U of T Scarborough's new archivist, Tanis Franco (Photo by Ken Jones)
For Tanis Franco, making records accessible is a big part of their job as new archivist at UTSC Library. (Photo by Ken Jones)
Friday, October 20 - 2017
Raquel A. Russell

Archivists collect, preserve and help others access all kinds of records. In the past archivists solely relied on physical documentation, storage and organization, but UTSC Library’s new archivist Tanis Franco welcomes the present and future of digital archives.  

Franco, who has worked in archives at Columbia and McGill University, is interested in the way that digital and physical documentation continues to intersect in their field.

Writer Raquel Russell spoke to Franco about their role, what interested them in archival work and a new UTSC Library collection that is sparking conversation. 

Why did you decide to become an archivist?

Back when I did my Master’s in Library Studies, I knew that I wanted an academic career in research that somehow related to the arts, whether it was in a library or an archive.

My first job out of my Master’s in Library Studies was in a museum archive, and that experience helped form my decision. There was no end to the fascinating material that you got to see and learn from.

What’s one thing about being an archivist that might surprise students?

There’s a traditional image of an archivist, perhaps, that we work in dusty basements wearing gloves and surrounded by boxes.  While our roles are still involved in traditional physical archives – the future is more geared towards digital archives. However, whether physical or digital, the process involved in preserving and maintaining records is still hidden. People are not usually aware of the cataloguing, coding and digitization that happens behind the scenes, which is a big part of making records accessible.

I also think that perhaps students, especially undergraduates, are intimidated to use archives at first, but they are meant to be used and open. Archives should not be a secret. A finding aid is simply a guide to what an archive contains. We always welcome questions and are interested to hear what students have to say.

"Archives should not be a secret," says Franco. 


Are there any new collections that students can look forward to this school year?

U of T recently launched our shared collections on the platform Discover Archives. Through Discover Archives you can select different collections from any of the three campuses and read their finding aids.

But the Harley J. Spiller collection – that’s the one that I get the most questions about. The Harley J. Spiller collection is an international collection of menus. It began in New York, where Spiller collected menus around the city. Later it grew to include other restaurant related objects. There’s a vast array of Chinese food menus, and we also have menus from Toronto.  It’s an intriguing collection for many fields, including anthropology, sociology and culture studies.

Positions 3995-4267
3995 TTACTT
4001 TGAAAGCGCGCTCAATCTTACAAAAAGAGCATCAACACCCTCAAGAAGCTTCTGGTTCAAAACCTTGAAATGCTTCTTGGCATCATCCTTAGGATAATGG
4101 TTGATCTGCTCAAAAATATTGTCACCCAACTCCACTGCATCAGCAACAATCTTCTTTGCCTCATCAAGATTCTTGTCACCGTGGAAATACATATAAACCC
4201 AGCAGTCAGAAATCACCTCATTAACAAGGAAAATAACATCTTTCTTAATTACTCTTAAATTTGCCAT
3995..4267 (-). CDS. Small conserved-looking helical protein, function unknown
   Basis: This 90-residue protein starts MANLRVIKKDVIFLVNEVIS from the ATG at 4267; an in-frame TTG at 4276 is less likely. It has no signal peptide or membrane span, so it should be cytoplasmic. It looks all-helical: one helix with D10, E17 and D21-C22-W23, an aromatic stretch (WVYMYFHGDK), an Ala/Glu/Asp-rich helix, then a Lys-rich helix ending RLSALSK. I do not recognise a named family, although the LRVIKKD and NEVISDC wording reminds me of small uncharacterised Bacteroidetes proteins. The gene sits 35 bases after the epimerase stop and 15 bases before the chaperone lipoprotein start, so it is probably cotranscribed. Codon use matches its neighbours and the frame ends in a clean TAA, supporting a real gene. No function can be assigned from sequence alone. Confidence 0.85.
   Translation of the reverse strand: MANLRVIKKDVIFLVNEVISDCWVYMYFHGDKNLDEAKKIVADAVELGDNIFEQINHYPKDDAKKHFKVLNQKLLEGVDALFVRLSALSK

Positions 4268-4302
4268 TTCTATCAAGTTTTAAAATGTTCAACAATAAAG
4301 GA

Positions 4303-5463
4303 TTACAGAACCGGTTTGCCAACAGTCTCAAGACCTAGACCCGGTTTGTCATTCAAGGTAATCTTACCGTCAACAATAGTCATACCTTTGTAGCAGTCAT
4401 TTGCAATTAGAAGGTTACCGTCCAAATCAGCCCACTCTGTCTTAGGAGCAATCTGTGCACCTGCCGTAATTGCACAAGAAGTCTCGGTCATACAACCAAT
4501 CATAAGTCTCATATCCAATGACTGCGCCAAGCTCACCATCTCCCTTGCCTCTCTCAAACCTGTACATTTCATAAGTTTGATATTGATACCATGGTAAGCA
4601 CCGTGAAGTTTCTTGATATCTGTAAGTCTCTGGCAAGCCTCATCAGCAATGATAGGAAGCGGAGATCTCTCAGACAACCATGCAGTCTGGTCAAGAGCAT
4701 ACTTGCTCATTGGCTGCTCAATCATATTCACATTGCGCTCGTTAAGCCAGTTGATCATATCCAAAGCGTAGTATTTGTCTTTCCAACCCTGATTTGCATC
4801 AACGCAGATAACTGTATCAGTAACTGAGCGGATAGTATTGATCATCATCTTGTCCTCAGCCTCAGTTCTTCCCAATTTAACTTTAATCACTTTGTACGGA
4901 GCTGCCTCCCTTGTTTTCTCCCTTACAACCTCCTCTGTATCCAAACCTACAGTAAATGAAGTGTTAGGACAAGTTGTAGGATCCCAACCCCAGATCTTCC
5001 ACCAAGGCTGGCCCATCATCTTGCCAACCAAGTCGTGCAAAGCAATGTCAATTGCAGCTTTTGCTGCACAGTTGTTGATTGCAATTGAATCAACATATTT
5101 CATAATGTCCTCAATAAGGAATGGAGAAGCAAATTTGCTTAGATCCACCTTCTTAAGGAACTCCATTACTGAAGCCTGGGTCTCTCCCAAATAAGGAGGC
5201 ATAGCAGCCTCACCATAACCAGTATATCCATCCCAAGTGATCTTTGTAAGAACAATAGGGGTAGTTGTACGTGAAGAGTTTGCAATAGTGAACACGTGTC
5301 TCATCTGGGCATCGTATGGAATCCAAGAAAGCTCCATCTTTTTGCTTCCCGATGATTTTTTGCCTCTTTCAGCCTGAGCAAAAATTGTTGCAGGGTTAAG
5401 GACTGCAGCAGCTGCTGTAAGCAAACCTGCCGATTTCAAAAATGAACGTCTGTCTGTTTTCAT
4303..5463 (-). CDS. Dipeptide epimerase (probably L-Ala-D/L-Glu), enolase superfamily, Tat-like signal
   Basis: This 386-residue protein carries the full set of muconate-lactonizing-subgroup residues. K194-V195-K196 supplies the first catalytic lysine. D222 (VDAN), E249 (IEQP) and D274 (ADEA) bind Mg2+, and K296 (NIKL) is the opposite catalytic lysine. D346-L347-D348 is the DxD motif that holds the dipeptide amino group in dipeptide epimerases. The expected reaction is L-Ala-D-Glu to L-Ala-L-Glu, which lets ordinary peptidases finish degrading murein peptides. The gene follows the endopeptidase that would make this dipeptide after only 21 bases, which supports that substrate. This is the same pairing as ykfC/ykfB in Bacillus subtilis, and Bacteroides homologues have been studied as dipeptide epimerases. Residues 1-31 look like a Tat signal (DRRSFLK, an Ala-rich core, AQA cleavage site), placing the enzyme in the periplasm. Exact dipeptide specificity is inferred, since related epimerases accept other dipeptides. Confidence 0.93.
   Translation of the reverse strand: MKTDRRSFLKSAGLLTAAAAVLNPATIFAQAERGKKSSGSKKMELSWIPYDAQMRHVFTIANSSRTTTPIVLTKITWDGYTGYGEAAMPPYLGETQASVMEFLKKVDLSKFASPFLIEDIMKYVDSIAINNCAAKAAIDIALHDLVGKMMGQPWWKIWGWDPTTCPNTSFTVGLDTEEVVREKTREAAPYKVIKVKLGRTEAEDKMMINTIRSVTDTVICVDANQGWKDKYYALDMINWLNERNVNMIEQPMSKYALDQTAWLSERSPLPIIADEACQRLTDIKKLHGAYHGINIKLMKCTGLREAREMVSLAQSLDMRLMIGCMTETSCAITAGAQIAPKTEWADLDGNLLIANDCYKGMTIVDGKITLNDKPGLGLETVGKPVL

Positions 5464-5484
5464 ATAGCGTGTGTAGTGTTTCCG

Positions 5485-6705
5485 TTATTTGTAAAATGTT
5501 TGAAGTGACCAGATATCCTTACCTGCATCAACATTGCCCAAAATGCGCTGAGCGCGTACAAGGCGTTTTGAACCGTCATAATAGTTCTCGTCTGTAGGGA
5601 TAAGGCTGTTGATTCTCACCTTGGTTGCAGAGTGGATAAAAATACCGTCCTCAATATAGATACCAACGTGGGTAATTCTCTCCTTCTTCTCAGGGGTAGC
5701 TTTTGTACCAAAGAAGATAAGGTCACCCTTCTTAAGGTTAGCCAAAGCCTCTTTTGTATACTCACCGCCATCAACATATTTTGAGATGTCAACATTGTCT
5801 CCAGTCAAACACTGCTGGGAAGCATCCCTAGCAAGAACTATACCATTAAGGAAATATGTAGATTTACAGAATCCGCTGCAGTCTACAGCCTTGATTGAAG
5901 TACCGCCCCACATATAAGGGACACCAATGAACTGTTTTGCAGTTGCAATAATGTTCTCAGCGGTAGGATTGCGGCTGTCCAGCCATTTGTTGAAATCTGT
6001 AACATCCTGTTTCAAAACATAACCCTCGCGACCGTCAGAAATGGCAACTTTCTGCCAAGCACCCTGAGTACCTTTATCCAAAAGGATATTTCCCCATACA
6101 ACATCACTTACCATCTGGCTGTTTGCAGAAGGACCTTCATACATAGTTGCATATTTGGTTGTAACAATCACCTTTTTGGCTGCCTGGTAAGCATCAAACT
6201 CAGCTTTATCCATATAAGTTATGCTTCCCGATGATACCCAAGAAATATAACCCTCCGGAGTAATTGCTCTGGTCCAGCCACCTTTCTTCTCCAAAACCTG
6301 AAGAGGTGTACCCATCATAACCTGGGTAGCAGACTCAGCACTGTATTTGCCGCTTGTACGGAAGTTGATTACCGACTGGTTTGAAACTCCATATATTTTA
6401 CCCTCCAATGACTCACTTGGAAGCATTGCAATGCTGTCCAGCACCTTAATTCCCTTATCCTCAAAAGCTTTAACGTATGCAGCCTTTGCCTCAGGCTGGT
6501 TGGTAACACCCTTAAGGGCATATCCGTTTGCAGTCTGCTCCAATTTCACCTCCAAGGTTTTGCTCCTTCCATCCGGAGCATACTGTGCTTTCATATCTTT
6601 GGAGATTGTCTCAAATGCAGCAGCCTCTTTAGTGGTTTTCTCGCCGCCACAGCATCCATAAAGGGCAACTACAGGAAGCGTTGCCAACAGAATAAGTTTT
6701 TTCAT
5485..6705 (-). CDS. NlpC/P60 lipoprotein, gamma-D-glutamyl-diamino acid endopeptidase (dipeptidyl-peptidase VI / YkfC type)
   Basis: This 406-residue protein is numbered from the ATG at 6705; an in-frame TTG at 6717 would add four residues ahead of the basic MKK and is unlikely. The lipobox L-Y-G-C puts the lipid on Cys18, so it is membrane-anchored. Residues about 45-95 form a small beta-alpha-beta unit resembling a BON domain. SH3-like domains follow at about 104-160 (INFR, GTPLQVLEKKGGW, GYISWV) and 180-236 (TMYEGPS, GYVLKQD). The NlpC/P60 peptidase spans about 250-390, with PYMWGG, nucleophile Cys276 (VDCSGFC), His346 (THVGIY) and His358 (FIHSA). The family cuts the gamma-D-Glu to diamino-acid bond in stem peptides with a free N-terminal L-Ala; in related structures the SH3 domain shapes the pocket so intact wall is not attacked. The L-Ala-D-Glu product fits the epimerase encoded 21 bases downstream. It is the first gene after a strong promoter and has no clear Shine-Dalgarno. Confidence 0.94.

What will your roles and responsibilities be at UTSC?

My responsibilities include general archive services such as appraising, organizing and describing new collections online. I write finding aids to help with access, and provide reference and research services to students, researchers, the public and faculty. I support the Library’s Digital Scholarship Unit and the library’s digital collections as well. As the UTSC Library’s archivist, I collaborate with liaison librarians and faculty to offer use and access to collections related to their course curriculum as well.

What interests you the most about your work?

The variety of material you get to learn from is constantly inspiring – whether it be geographical, cultural or anthropological. You get to form a deep understanding of the documents and see history in a different light. Sharing this information with other researchers and scholars, assisting them with their research, is always interesting and rewarding because I enjoy talking about the material.

It’s also rewarding to share your work and research with the broader archival community to work together as stewards of preservation of history.

"It’s rewarding to share your work and research with the broader archival community to work together as stewards of preservation of history," says Franco.

What’s the most challenging part of your profession and how do you work to overcome those challenges?

Today, I think that archivists need to be aware that we have a global audience and a duty to share records globally to make them as accessible as possible. I enjoy being part of U of T because we aim to as accessible as possible through all our shared archival platforms and the many digitized collections we already have.

Visit the U of T Digital Archives or contact U of T Scarborough archivist, Tanis Franco, to learn more about records at the university.